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Laura Ingalls Wilder Birthday: 8 Reasons We're Glad We Don't Live In A Little House On The Prairie

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Harper Collins
Harper Collins

Today would have been Laura Ingalls Wilder's 146th birthday (she was born in 1867).

When I was a kid, I really loved historical fiction. I specifically loved Laura Ingalls Wilder's Little House on the Prairie series.

As a child, I could easily romanticize living on a prairie in the middle of nowhere during the 19th century. I mean, there were SO many great things about it.

I could go to Grandma Ingall's "sugaring off," bringing home enough maple syrup to feed me for a year! Pa would find a bee tree, and collect honey from it to bring home! I would receive several different ponies over the years as presents! I'd have a great bulldog named Jack! A train would bring a bunch of Christmas presents after an incredibly long winter!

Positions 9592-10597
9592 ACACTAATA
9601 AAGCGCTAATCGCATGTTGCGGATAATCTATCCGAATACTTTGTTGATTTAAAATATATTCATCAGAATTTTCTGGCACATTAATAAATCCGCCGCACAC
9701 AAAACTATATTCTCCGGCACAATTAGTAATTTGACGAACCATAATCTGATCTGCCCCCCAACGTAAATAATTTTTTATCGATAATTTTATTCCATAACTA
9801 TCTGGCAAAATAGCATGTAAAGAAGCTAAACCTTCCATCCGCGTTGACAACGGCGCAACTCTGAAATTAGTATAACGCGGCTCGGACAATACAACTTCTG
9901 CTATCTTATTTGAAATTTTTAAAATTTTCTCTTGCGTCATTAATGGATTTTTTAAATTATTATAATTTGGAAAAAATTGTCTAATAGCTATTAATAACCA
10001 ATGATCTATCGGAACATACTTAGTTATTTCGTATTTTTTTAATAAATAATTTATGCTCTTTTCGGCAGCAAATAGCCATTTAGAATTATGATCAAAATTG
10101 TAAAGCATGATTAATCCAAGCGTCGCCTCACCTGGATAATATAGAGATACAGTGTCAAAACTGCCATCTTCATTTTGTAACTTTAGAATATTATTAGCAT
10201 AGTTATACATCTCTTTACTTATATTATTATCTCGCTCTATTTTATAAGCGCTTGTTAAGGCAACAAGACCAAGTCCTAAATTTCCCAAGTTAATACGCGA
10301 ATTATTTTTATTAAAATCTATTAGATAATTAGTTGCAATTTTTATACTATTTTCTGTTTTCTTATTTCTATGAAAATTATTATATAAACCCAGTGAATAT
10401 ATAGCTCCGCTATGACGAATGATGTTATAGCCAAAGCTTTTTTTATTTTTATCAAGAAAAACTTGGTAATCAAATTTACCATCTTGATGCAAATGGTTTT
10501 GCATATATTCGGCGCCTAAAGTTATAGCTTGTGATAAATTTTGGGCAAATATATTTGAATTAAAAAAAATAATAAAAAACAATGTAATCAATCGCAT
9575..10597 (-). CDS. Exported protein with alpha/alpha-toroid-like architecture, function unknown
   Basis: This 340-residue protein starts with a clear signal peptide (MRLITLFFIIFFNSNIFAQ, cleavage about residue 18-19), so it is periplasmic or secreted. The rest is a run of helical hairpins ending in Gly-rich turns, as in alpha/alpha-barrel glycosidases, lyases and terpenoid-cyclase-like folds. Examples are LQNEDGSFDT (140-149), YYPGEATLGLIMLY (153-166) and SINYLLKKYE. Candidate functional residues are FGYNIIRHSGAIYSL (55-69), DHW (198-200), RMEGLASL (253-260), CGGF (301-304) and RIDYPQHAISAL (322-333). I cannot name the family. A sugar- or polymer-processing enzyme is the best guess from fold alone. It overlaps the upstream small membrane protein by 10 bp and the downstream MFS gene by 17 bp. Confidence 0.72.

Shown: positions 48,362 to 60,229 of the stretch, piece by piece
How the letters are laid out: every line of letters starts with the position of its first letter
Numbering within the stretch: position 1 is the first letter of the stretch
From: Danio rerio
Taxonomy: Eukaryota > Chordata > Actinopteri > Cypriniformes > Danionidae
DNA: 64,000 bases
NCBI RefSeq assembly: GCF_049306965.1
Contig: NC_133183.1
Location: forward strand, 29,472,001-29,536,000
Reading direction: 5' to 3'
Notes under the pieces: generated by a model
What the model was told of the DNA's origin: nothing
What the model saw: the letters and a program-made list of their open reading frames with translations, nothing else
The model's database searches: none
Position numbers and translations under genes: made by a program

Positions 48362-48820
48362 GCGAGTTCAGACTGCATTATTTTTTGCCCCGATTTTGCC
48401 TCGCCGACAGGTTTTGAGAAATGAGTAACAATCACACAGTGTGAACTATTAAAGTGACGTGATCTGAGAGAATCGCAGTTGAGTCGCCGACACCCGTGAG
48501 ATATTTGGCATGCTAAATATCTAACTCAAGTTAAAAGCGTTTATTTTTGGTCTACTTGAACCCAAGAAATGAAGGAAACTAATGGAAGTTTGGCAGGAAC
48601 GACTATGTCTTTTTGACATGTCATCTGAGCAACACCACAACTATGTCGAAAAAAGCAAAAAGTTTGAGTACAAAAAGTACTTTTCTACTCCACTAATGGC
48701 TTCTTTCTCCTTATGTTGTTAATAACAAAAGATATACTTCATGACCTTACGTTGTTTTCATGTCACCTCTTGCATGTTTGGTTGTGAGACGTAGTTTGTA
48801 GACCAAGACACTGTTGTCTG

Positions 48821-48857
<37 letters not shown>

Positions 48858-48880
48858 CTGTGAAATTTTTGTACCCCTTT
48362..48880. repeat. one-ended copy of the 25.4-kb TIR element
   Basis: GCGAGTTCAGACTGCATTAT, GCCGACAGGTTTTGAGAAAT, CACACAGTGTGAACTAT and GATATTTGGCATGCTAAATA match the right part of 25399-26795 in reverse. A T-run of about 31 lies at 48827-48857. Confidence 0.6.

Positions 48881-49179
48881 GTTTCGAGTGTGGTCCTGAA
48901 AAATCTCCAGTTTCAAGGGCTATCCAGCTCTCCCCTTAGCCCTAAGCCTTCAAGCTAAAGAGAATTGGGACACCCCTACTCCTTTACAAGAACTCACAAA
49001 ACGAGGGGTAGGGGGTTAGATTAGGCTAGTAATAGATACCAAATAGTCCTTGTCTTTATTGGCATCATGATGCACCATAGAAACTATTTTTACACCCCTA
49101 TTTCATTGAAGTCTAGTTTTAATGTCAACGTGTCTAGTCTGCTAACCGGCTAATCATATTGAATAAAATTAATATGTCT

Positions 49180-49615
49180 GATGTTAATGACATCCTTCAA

I'd also be really close to my family because we'd all be in a confined space with one another ALL THE TIME (as a kid, this sounded like an amazing opportunity).

However, in retrospect, it's obvious to me that life on the prairie was ridiculously difficult.

Isolation, long winters with nothing to eat, and building SO many houses!

So, in honor of Mrs. Wilder's birthday, here's a list of reasons I'm thankful that I didn't grow up on a prairie in the 1800s like she did.

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Bad Things About Living In a Little House On The Prairie
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